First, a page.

Milenio Coffee Variety: What Is The Story?
We all know the big coffee varieties of Arabica and Robusta. And coffee lovers know that within those varieties are hundreds of sub-varieties. It’s an endless world where we explore various coffees, such as Bourbon and Geisha.
But what happens when coffee scientists start to breed and mix coffee plants? We get something called a hybrid coffee, like the Milenio coffee variety—it’s a mix of two other varieties that produces a unique and delicious cup of coffee.
We’re looking at the Milenio today; it’s a highly rust-resistant plant with an incredibly high yield.
Milenio Variety: An Overview
The Milenio is an F1 hybrid varietal that has a high yield. High yield means that the plant produces a lot of coffee cherries, which means coffee beans.
Furthermore, F1 coffee refers to a coffee that’s a first-generation hybrid. Hybrid coffee varieties are a way to combat two of the most problematic aspects of coffee plants: disease and a lack of diversity.
So, creating hybrid coffee varietals like Milenio means coffee plants are more resistant to disease and have more biodiversity (1). Being rust resistant is important for coffee plants as Coffee Leaf Rust causes upwards of two billion dollars (2).
F1 hybrids…can translate into everything from higher yields to wider climate adaptability, to resilience in the face of stress.
Plus, the Milenio variety doesn’t require a high elevation to grow. Higher elevations produce better coffees from this plant, but we also get good results from medium elevations; that makes it an excellent option for farmers at medium elevations.
Another hybrid varietal is the H3 hybrid—an Ethiopian-specific hybrid helping to create diversity within Ethiopian coffee plants.
Where Does the Milenio Bean Variety Come From?
The Milenio is a cross between two following varieties:
- The T5296 variety is a robust, disease-resistant, medium-yield variety from Ethiopia.
- The Rume Sudan is a rare, delicious, low-yield coffee from Sudan.
Because of the ancestry of Milenio, it’s very similar to the Centroamericano variety. These days, Milenio is most commonly found in Costa Rica.
Milenio Beans Taste Profile
The taste profile of the Milenio variety is typical of Central American coffee. It’s a more delicate coffee that you should brew with care.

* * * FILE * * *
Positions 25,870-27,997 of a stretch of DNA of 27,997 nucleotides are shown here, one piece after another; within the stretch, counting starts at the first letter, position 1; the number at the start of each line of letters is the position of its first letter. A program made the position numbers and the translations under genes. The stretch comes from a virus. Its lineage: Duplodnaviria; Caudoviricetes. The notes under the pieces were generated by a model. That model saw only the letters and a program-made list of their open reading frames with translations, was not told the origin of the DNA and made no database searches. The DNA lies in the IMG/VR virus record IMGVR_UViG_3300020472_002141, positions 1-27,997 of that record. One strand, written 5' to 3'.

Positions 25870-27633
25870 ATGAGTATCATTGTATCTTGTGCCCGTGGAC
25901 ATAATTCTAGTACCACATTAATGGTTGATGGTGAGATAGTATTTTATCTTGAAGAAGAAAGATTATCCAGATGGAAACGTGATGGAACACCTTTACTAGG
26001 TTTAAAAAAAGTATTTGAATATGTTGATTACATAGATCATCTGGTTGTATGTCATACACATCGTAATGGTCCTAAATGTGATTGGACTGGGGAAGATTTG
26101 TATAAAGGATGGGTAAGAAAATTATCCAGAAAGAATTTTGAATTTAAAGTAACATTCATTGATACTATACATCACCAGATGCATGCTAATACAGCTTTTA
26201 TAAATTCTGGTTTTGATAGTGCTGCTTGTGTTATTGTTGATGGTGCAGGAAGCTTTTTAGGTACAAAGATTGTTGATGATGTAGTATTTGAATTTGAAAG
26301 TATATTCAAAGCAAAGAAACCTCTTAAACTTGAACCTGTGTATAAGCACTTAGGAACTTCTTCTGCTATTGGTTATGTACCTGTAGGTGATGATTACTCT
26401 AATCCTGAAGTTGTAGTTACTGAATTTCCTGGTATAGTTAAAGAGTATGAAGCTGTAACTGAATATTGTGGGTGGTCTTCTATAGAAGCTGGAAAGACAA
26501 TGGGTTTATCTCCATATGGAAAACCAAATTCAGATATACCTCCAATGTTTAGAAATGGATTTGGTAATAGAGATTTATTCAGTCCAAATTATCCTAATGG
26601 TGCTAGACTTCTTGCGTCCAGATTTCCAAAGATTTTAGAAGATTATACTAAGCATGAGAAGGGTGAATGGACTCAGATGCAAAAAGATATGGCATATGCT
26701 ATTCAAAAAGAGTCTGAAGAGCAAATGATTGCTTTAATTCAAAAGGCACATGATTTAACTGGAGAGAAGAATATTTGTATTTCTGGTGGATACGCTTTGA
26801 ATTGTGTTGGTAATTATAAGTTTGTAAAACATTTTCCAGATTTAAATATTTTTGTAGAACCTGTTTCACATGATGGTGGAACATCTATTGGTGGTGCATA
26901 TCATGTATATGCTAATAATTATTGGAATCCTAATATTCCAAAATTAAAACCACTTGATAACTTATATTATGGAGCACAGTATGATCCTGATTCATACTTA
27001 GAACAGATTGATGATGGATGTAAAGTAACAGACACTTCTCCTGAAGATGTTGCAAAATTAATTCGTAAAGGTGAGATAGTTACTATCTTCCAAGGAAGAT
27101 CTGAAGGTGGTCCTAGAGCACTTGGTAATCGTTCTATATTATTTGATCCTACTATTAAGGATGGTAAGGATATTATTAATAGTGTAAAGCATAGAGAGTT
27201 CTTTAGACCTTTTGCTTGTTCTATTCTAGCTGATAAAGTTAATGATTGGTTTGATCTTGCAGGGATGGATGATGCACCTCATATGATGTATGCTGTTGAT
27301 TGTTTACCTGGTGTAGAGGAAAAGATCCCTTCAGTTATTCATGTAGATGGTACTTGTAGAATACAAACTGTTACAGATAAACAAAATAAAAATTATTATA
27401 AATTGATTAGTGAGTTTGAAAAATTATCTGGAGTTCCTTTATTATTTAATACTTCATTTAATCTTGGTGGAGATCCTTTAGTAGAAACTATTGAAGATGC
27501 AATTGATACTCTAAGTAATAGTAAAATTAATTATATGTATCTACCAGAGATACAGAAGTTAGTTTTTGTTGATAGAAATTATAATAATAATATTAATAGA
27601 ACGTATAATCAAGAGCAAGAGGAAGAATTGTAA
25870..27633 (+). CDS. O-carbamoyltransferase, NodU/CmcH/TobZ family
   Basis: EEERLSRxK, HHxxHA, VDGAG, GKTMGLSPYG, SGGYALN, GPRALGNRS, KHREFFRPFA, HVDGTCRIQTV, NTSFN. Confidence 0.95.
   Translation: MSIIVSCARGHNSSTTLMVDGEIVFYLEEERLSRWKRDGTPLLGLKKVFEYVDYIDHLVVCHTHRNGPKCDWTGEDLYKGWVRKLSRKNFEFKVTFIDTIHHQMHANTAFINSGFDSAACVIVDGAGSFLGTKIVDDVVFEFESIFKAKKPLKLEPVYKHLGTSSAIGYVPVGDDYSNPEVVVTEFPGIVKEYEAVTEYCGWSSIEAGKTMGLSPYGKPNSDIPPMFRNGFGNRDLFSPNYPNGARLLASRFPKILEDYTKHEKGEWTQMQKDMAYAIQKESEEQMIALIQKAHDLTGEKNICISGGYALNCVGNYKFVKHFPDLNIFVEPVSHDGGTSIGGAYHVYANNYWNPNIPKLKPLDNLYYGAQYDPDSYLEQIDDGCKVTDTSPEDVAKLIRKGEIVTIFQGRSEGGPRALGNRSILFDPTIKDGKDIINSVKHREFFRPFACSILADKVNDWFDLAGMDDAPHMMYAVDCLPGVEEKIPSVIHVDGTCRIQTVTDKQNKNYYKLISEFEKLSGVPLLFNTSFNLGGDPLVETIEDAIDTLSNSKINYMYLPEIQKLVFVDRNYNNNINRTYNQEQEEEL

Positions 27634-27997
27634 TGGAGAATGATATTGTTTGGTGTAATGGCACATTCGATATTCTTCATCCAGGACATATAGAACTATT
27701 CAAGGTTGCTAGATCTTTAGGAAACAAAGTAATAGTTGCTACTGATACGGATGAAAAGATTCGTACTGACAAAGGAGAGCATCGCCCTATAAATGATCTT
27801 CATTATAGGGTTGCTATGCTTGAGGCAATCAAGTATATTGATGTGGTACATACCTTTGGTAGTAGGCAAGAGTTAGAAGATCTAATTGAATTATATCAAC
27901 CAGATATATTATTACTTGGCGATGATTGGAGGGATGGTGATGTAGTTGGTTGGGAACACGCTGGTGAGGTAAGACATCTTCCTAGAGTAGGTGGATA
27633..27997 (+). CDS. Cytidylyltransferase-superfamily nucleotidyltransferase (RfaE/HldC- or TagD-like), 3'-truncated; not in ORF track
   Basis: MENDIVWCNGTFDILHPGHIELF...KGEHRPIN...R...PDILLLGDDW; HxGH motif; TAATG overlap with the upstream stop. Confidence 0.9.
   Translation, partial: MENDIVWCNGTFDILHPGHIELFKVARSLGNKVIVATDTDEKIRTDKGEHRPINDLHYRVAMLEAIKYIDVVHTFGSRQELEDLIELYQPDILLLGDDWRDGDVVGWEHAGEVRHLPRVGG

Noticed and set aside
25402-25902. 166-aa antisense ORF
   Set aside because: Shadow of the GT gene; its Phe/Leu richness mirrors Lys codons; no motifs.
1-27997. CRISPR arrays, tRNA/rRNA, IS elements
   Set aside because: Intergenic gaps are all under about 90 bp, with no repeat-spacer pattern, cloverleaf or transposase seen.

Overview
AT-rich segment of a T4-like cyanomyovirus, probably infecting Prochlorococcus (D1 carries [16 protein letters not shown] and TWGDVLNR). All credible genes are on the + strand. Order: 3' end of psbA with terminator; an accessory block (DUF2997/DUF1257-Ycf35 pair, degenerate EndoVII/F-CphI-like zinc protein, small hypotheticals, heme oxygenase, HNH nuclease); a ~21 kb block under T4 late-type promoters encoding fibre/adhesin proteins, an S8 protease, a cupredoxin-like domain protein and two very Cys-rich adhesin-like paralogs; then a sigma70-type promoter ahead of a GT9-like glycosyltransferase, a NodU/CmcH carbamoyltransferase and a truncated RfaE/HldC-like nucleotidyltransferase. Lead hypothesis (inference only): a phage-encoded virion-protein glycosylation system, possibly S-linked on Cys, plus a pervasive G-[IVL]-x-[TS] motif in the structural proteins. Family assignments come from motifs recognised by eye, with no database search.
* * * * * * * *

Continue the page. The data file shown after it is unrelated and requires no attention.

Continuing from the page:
Milenio beans have notes of dark chocolate, sugar cane, mandarin, and tangerine.
It does have a high potential to create phenomenal coffees, but it isn’t a uniform variety. That means that from generation to generation of coffee plants, there is a lot of variance in quality.
The Milenio is one of a rising number of hybrid coffee varieties. It comes from one low-yield, rare, and super tasty coffee, while another is a high-yield, disease-resistant coffee.
The cross is Milenio: a rust-resistant, delicious coffee that’s mostly found in Costa Rica. If you’re looking for a quality coffee variety that has notes of tangerine, sugar cane, and dark chocolate, Milenio is for you.
The four types of coffee are Arabica, Robusta, Liberica, and Excelsa. However, Arabica and Robusta make up most of the coffee consumed worldwide. And Arabica is generally considered the best coffee in terms of flavour profiles.
Costa Rican coffee is unique because it grows in a warm climate, volcanic ash soil, higher elevations, and heavier rainfall. Those four elements create perfect coffee growing conditions and make Costa Rica one of the best coffees in the world.
Sweetness, body, acidity, flavour, and finish are crucial for tasting coffee. Sensing the presence of these elements will make you feel like a pro. You will be able to identify coffee quality, but this requires daily practice.
- Hernandez, A. M. (2020, April 20). Coffee varieties: What are F1 Hybrids & Why Are They Good News? Perfect Daily Grind. Retrieved April 28, 2023, from https://perfectdailygrind.com/2017/06/coffee-varieties-what-are-f1-hybrids-why-are-they-good-news/
- Le, C. T. M., Okane, I., Ono, Y., Tsuda, Y., & Yamaoka, Y. (2022, April 5). Incidence of coffee leaf rust in Vietnam, possible original sources and subsequent pathways of migration. Frontiers in plant science. Retrieved April 28, 2023, from https://www.ncbi.nlm.nih.gov/pmc/articles/PMC9016365/